A strong argument against the mycotoxin theory is that OTA had never been linked to any type of nephropathy in humans. However, this argument may be subject to challenge after the proposal in the 1990s that 2 other forms of interstitial nephropathy may be associated with OTA: the first is endemic in Tunisia,
      • Maaroufi K.
      • Achour A.
      • Betbeder A.M.
      • et al.
      Foodstuffs and human blood contamination by the mycotoxin ochratoxin A: Correlation with chronic interstitial nephropathy in Tunisia.
      • Maaroufi K.
      • Achour A.
      • Hammami M.
      • et al.
      Ochratoxin A in human blood in relation to nephropathy in Tunisia.
      and the second is the karyomegalic interstitial nephropathy.
      • Godin M.
      • Fillastre J.-P.
      • Simon P.
      • Francois A.
      • Le Roy F.
      • Morin J.-P.
      Is ochratoxin A a nephrotoxic in human beings?.
      Both types of renal disease share clinicopathologic similarities with BEN and support the hypothesis that OTA toxicity may underlie the pathogenesis of the latter, as well. The evidence for the role of OTA as the causative factor for BEN was critically reviewed in a recent international symposium held in Zagreb.
      • Grollman A.P.
      • Jelakovic B.
      Role of environmental toxins in endemic (Balkan) nephropathy October 2006, Zagreb, Croatia.
      A series of arguments against such a role were presented; the strongest were the uneven geographic distribution of food contamination with OTA and BEN and the lack of definitive proof for OTA-DNA adduct formation.
      A different pathogenetic hypothesis was proposed by Kazantzis
      • Kazantzis G.
      Comment in the general discussion: Possible nephrotoxic agents.
      in 1967 during the conference on BEN organized by the CIBA Foundation. He claimed that contamination of the baking flour in endemic areas by seeds of the birthwort Aristolochia clematitis was causing the disease (Fig 3). Apparently, a toxic constituent was contained in the seeds of the plant and induced the renal damage. The initial exploration of this theory is attributed to Ivić,
      • Ivić M.
      Etiology of endemic nephropathy.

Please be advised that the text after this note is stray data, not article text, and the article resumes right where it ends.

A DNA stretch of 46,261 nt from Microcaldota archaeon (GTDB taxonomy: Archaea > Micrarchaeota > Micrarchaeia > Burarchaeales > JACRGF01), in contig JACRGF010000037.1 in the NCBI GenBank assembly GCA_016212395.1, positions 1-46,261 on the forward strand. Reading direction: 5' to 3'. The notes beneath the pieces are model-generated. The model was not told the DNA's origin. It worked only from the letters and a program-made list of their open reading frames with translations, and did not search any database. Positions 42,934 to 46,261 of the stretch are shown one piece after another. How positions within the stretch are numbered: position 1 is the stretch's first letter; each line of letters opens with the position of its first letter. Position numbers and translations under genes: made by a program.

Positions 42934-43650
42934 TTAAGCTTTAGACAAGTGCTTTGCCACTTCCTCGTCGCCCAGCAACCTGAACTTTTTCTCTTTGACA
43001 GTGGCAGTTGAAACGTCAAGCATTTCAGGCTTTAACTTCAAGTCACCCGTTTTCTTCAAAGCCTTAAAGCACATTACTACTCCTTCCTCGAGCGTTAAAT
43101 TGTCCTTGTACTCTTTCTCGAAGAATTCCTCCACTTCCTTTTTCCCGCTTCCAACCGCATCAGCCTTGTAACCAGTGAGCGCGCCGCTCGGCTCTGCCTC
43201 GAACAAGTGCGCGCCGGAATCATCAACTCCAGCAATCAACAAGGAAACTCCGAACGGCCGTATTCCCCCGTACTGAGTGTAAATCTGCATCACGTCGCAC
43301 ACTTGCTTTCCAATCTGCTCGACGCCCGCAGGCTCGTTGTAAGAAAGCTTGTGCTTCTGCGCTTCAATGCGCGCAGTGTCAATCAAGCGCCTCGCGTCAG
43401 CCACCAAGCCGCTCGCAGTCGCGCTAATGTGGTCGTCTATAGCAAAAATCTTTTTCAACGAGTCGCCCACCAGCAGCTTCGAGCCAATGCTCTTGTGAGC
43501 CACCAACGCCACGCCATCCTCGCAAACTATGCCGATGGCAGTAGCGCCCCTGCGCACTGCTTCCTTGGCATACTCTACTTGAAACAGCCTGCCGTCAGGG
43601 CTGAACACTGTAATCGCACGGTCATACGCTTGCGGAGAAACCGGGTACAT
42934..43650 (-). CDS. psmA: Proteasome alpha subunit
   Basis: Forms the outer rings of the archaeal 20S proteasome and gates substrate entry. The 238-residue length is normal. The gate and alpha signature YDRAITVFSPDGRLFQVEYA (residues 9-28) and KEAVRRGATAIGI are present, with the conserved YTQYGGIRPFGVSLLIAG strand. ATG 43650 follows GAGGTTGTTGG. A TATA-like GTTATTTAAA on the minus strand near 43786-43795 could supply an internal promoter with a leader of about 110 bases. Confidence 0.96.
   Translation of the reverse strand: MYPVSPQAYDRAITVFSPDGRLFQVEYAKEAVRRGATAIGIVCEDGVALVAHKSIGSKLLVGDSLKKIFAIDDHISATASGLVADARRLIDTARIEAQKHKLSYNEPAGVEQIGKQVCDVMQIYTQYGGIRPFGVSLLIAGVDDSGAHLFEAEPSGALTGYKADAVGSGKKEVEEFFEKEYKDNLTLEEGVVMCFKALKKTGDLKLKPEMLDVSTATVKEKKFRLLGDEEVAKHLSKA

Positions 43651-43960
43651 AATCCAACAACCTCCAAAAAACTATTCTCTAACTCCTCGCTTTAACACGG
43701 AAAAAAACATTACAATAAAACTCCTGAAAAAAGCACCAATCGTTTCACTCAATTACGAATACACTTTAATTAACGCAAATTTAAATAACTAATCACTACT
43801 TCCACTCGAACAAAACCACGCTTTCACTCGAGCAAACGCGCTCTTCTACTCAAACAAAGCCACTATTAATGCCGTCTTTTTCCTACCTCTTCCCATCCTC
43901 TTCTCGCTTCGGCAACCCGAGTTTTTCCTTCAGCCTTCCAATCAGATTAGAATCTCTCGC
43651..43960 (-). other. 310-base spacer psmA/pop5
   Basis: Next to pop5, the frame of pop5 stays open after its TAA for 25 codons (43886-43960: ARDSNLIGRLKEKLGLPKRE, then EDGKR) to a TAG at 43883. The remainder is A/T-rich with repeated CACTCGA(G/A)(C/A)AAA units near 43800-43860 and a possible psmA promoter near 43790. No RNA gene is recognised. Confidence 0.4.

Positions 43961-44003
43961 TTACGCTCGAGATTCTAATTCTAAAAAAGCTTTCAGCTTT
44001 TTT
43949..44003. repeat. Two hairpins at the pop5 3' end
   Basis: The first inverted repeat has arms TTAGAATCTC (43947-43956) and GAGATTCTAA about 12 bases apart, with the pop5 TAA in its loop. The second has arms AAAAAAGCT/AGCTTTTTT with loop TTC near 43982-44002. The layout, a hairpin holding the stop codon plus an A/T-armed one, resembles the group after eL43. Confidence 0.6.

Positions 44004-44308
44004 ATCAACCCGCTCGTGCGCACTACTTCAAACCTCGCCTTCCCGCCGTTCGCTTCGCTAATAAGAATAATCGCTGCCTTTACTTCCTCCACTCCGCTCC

who analyzed available data and performed field and laboratory studies to provide a well-documented hypothesis on the pathogenesis of BEN. Again, animal studies set the background. Ivić was aware of publications of such Croatian scientists as Dumic
      • Dumic A.
      Horse poisoning with Aristolochia clematitis [in Croatian].
      and Martincic
      • Martincic M.
      Toxic effects of Aristolochia clematitis on horses' kidneys [in German].
      reporting that horses consuming hay that contained seeds of A clematitis experienced renal disease with proteinuria. More strikingly, when kidneys from these horses were examined histologically, they showed tubulointerstitial damage with minimal inflammation, a picture that was analogous to BEN.
      • Dumic A.
      Horse poisoning with Aristolochia clematitis [in Croatian].
      • Martincic M.
      Toxic effects of Aristolochia clematitis on horses' kidneys [in German].
      To prove his hypothesis, Ivić performed field studies and observed that seeds from A clematitis were interspersed among wheat grains during the harvest. The local villagers did not make an effort to remove the contaminants during flour preparation. Because bread is the major constituent of the local diet, contamination of the wheat with even a few seeds of A clematitis could result in low-dose long-term intoxication with the offending agent. Continuing his sound scientific approach, Ivić went on and fed rabbits with flour prepared from A clematitis seeds. The rabbits developed nephropathy, which, at the histological level, resembled the findings of BEN. Ivić even proved the carcinogenetic potential of the plant because rats developed sarcomas at the site of injection of aqueous extracts of A clematitis.
      • Ivić M.
      • Lovriæ B.
      Carcinogenic action of Aristolochia [in Serbian].
      It is surprising that Ivić's thorough approach and well-documented results failed to attract more interest from the scientific community until many years later.
      Figure thumbnail gr3